Marie-Joséphine pointing to a bust of her husband with a portrait of her father

Her marriage was one of three Franco-Savoyard marriages that would occur in four years: hers, the first, was followed by her sister, Princess Maria Teresa who would marry her brother-in-law, the future Charles Philippe de France, comte d'Artois. Charles Philippe was later King of France, Maria Theresa dying in 1805 died before his accession in 1824. The last marriage was between her oldest brother Prince Charles Emmanuel of Savoy (future king) to Clotilde de France; they married in 1775.

At the death of her husband’s grandfather Louis XV in 1774, her brother-in-law succeeded as Louis XVI. As a result, her husband the comte de Provence took on the style of Monsieur as he was the oldest brother of the king - this was tradition at the French court. Marie Joséphine thus took on the style of Madame.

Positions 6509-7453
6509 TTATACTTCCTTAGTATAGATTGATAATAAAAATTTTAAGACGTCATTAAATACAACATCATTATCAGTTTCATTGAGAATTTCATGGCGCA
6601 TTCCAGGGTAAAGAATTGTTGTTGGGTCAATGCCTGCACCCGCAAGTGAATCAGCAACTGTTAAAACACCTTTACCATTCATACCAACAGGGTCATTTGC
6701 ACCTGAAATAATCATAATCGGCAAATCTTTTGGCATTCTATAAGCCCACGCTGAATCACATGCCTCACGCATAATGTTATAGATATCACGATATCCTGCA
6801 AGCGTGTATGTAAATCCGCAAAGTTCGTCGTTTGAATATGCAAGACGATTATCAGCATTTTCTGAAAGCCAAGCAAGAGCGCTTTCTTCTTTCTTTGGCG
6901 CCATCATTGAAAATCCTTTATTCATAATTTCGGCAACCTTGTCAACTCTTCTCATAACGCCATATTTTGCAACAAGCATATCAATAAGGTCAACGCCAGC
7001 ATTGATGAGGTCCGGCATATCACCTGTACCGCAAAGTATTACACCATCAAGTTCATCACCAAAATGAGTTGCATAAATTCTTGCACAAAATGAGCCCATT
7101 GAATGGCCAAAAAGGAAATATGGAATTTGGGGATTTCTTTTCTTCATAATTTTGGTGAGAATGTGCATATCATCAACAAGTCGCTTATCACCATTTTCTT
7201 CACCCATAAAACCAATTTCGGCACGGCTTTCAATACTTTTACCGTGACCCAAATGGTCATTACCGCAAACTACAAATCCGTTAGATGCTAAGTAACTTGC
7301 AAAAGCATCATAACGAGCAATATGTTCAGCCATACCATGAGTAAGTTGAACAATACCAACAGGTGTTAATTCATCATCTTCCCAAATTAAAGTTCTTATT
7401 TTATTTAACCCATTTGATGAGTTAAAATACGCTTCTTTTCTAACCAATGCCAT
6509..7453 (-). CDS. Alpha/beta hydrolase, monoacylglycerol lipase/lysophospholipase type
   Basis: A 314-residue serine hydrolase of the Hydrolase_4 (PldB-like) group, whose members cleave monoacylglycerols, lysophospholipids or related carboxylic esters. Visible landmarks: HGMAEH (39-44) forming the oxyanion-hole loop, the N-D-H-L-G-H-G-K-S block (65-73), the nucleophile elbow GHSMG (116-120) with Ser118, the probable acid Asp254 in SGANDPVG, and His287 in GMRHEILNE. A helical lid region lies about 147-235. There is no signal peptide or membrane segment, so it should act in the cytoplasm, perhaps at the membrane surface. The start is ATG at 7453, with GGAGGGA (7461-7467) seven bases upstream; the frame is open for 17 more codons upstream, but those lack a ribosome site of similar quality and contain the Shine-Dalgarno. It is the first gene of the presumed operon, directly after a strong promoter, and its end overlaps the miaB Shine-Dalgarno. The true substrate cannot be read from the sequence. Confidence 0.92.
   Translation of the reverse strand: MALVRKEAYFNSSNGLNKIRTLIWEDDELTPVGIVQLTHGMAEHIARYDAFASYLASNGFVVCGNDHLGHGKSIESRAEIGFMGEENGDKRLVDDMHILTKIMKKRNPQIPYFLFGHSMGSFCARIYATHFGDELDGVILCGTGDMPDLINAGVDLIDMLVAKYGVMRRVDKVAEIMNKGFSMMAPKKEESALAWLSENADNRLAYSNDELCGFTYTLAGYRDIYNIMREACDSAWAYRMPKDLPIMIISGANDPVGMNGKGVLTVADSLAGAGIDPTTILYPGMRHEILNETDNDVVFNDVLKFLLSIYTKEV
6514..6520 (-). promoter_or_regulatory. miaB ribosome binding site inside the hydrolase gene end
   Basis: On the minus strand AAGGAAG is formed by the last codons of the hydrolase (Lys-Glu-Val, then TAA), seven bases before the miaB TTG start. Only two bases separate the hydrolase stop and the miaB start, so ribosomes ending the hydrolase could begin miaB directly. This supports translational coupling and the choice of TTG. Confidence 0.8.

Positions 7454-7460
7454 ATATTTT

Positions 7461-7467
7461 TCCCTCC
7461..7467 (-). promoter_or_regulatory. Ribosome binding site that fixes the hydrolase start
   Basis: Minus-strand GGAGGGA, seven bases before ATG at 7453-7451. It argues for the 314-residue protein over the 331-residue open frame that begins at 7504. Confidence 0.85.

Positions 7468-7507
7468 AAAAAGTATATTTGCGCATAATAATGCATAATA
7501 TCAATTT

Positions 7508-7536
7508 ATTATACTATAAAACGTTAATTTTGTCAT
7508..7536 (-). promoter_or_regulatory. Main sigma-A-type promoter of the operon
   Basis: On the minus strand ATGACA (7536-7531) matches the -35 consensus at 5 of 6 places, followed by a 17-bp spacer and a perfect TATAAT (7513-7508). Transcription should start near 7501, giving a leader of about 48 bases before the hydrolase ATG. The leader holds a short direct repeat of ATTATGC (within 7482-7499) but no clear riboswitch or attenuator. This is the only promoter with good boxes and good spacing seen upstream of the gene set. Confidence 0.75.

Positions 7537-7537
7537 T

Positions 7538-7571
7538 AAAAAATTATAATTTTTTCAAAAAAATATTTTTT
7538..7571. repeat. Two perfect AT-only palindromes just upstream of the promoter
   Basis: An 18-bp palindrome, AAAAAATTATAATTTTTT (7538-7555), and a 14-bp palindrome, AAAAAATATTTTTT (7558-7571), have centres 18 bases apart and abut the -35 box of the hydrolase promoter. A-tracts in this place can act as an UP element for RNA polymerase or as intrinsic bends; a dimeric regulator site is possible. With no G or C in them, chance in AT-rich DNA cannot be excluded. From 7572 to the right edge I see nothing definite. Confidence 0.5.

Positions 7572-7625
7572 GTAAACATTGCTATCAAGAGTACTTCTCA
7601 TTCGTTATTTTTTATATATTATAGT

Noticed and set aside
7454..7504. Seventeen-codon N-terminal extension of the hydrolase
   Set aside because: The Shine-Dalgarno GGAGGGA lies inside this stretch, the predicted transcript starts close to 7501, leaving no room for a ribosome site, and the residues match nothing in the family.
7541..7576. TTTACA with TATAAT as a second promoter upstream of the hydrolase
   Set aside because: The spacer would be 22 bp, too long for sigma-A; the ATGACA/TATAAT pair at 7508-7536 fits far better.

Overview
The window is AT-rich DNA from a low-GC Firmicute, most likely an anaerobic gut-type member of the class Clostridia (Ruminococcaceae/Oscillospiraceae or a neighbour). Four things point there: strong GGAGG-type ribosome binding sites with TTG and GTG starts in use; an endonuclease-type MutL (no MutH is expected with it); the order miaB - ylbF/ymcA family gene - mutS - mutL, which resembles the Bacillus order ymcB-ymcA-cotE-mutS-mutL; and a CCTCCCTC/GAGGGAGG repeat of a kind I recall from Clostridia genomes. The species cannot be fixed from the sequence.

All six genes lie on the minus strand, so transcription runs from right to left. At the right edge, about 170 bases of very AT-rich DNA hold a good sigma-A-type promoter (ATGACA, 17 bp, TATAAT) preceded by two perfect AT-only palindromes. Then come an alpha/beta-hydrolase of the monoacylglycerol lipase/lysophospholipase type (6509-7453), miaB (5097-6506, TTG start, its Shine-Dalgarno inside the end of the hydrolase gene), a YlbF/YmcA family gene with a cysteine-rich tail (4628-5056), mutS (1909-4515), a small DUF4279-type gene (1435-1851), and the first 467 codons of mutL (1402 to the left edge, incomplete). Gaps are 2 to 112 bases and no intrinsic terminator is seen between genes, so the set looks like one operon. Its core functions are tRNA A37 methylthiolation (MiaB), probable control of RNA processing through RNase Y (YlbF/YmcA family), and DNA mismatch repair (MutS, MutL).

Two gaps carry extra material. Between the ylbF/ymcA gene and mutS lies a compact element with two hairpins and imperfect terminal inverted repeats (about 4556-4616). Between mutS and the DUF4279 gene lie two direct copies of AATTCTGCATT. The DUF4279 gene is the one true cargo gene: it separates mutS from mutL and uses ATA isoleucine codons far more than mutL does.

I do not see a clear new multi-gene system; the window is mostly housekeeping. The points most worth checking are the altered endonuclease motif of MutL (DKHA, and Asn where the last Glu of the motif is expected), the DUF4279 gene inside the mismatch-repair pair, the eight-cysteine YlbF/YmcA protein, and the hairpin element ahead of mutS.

She became pregnant in 1774 and 1781, but both pregnancies ended in miscarriage. The marriage was, ultimately, childless. ^ Phillip, Mansel (2005).[10]

Without children, without political influence, she rallied against the queen, but without much success, while her spouse orchestrated a true country-wide opposition against the queen. She lived a rather isolated life at Versailles. She and her husband were at Versailles when The Women's March on Versailles took place on 5 October 1789.

Marie Joséphine de Savoie, Comtesse de Provence, after 1800.